And the ballroom dancers went around… and around… and around again. A lesson in reading auction figures.

6 03 2013
Image

John Brack, ‘Backs and Fronts’ (image via http://www.aasd.com.au)

Hello, old friend. Nice to see you again.

It’s good to know some things never change. As regular as clockwork… John Brack’s Backs and Fronts is back on the auction podium for the fourth time in nine years. Wouldn’t be the first, and certainly won’t be the last rapid-fire repeat customer in the Australian art auction world. But I’ve grown particularly fond of this one over the years. Not to mention, those pirouetting figures offer a lovely analogy for the way this painting keeps spinning back and forth through the auction market.

I had a glance back over the painting’s auction record, and it reminded me of an object (or, perhaps ‘abject’) lesson to take on board when looking at reported prices. Thankfully, the Australian Art Sales Digest now publishes hammer prices (the price that the auctioneer calls out at the fall of hammer), not just prices realised (hammer price plus buyer’s premium), which thankfully makes the following exercise much easier.

When many people look at auction prices, (such as the prices for Backs and Fronts over the years laid out in the table below), they simply compare the prices in each column. So, for example, you’d be thinking… “hmm… The painting sold for $1,700,000 in 2007, then $1,800,000 in 2010. Given the whole GFC/collapse of the art market thingy, that’s not too shabby in terms of a return, really, is it? At least they didn’t lose any money.”

Sale date Hammer price Price incl. premium
25/11/1997 (Christie’s) $215,000 $239,000
10/3/2004 (Deutscher-Menzies) $392,290 $470,750
13/6/2007 (Deutscher-Menzies) $1,700,000 $2,040,000
24/6/2010 (Menzies) $1,800,000 $2,160,000
21/3/2013 (Menzies) (yet to be offered) estimate: $1,400,000-1,800,000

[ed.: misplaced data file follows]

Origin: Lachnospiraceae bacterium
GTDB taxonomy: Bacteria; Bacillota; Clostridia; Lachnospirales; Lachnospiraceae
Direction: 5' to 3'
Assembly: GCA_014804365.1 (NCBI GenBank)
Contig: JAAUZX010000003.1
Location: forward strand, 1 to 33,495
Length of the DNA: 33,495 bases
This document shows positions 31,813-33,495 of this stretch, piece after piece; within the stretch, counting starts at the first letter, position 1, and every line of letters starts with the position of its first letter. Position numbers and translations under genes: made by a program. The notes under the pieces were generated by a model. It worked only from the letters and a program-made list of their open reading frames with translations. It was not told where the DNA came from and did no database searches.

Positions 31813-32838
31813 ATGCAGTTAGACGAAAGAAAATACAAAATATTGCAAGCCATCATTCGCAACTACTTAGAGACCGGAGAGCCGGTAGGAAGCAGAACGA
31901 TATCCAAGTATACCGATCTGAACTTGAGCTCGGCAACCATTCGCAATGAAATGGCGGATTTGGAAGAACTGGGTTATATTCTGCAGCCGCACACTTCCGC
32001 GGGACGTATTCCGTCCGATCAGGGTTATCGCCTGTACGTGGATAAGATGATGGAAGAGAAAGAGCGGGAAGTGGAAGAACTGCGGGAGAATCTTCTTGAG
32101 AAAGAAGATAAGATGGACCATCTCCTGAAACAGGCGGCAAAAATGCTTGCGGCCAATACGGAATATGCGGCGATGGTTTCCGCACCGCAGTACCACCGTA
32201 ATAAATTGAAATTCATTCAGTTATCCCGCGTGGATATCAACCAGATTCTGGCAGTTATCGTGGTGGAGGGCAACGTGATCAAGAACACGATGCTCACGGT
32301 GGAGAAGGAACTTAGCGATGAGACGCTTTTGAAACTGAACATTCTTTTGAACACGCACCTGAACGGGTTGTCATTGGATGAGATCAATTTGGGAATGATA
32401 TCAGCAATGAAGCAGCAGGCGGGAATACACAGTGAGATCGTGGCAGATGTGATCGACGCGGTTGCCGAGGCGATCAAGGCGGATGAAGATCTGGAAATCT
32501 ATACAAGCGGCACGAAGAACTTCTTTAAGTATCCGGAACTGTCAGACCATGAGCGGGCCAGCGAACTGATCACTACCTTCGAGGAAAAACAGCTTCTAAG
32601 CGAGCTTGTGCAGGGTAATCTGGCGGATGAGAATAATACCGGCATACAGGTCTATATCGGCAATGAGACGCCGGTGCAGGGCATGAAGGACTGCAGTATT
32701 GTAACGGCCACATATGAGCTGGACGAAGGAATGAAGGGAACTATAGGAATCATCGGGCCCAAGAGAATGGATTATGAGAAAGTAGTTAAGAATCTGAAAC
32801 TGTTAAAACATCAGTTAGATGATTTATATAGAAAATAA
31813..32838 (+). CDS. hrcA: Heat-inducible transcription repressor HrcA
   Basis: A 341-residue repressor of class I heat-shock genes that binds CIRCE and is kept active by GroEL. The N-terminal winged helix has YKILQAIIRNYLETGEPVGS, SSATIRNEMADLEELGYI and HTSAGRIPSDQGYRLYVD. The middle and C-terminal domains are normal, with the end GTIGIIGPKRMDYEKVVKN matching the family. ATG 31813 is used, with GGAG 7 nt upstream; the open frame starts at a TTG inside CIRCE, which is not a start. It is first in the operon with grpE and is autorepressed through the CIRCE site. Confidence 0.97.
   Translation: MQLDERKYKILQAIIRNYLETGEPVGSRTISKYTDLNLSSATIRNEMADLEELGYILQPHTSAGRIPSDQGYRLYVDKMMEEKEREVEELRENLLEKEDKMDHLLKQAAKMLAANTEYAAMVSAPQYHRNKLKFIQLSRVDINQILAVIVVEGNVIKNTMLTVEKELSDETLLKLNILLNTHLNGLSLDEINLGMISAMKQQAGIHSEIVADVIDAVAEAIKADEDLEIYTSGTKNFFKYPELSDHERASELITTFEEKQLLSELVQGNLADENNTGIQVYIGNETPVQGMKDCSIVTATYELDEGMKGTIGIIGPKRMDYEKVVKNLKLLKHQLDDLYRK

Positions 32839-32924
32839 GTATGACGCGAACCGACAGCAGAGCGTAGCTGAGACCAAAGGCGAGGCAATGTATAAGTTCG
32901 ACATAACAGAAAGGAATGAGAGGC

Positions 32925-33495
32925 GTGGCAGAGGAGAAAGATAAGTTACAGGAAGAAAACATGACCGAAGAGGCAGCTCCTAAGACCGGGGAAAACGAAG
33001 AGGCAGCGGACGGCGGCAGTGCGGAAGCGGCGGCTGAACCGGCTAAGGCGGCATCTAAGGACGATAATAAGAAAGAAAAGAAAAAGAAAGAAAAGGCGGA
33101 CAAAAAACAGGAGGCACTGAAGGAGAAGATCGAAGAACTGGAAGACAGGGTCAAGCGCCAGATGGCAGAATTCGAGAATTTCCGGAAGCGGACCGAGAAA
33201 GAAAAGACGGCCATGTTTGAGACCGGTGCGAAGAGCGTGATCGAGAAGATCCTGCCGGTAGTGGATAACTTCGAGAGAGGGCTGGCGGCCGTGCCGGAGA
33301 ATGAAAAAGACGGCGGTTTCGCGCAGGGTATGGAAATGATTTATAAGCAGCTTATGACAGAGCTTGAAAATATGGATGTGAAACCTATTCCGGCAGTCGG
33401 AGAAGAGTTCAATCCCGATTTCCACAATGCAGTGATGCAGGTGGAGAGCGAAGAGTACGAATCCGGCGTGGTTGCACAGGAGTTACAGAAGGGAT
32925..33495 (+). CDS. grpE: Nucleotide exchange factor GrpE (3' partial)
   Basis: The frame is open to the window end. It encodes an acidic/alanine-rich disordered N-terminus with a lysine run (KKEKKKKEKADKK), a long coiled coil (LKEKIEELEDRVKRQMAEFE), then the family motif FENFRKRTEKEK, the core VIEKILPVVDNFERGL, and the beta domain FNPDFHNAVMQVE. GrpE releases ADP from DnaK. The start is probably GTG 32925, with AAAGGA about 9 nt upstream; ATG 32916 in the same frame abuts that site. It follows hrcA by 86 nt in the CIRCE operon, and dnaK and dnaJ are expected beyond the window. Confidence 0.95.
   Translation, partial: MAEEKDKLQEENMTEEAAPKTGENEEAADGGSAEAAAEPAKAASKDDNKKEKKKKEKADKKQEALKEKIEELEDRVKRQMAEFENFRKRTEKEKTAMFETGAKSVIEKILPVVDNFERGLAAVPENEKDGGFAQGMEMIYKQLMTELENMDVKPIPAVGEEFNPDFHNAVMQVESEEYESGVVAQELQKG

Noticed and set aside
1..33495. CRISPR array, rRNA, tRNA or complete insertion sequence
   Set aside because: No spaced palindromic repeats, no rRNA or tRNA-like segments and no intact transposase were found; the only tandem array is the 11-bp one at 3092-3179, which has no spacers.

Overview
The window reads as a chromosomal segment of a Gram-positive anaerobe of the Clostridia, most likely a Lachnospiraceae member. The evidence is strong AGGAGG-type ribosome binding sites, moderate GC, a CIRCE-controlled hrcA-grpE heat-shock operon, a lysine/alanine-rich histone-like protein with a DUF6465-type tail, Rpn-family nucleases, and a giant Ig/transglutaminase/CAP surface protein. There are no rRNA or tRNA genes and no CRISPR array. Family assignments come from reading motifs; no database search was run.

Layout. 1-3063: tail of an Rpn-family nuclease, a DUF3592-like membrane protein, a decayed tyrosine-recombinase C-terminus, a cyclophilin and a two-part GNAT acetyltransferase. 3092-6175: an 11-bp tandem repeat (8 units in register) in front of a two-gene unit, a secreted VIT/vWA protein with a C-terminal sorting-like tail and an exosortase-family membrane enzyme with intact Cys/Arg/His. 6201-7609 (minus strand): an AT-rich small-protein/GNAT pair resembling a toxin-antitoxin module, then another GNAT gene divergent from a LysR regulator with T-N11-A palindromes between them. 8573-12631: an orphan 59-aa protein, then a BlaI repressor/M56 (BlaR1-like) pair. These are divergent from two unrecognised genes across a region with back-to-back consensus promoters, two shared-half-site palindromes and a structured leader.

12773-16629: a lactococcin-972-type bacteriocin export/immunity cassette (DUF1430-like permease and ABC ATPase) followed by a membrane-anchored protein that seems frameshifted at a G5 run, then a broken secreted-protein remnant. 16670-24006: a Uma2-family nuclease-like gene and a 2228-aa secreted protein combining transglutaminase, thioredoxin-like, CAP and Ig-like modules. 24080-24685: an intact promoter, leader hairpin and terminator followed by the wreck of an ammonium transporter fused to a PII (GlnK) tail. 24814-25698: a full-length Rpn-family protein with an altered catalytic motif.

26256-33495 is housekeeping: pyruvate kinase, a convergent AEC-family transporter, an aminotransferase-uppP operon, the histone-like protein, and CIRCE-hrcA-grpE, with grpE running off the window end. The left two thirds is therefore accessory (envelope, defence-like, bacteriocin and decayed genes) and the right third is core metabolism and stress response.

Above figures from Australian Art Sales Digest: www.aasd.com.au

But herein lies the problem with that approach. The question you should really be asking is: “what did it cost the buyer to acquire the painting, and what did they recoup when it was sold?” To work that out, you need to first look in the ‘price including premium column’ – that is the total amount the buyer would have had to pay to acquire the artwork. So in 2007, for example, the buyer ponied up $2,040,000 to get their mitts on Backs and Fronts. Then, you need to look at the ‘hammer price’ in 2010 – $1,800,000 – and subtract a good chunk of that amount to account for estimated selling costs (commission, insurance, illustration and cataloguing fees). Let’s make that a round (and fairly modest) 15%.

So when the person who bought the painting in 2007 sold it in 2010 the net amount heading their way would be ($1,800,000 – 15%) = $1,530,000.

Instead of what appears to be a slight rise in value from $1,700,000 to $1,800,000, we now have a fairly dramatic loss – $2,040,000 outlay becomes $1,530,000.

Not so rosy now. And that doesn’t even take into account the effects of adjusting for inflation.

So what does that tell us about the upcoming reappearance of our spinning ladies and gents at auction? Well, the low-end of the 2013 estimate is $1,400,000. That means the reserve price must be equal to, or fall below, $1,400,000. Let’s take the 15% selling costs from that figure… that gives us $1,190,000 ($1,400,000 – 15%). That is the net amount the seller will pocket if the painting sells at its reserve (conservative, because it presumes a reserve at $1,400,000 – it could be lower).

Meaning? The person who spent $2,160,000 for Backs and Fronts in 2010 (the price including premium paid that year) is now happy to sell it for $1,190,000.

(Apologies for the shouty caps that follow…)

That’s right… THEY PAID $2,160,000 AND ARE HAPPY TO SELL IT FOR $1,190,000.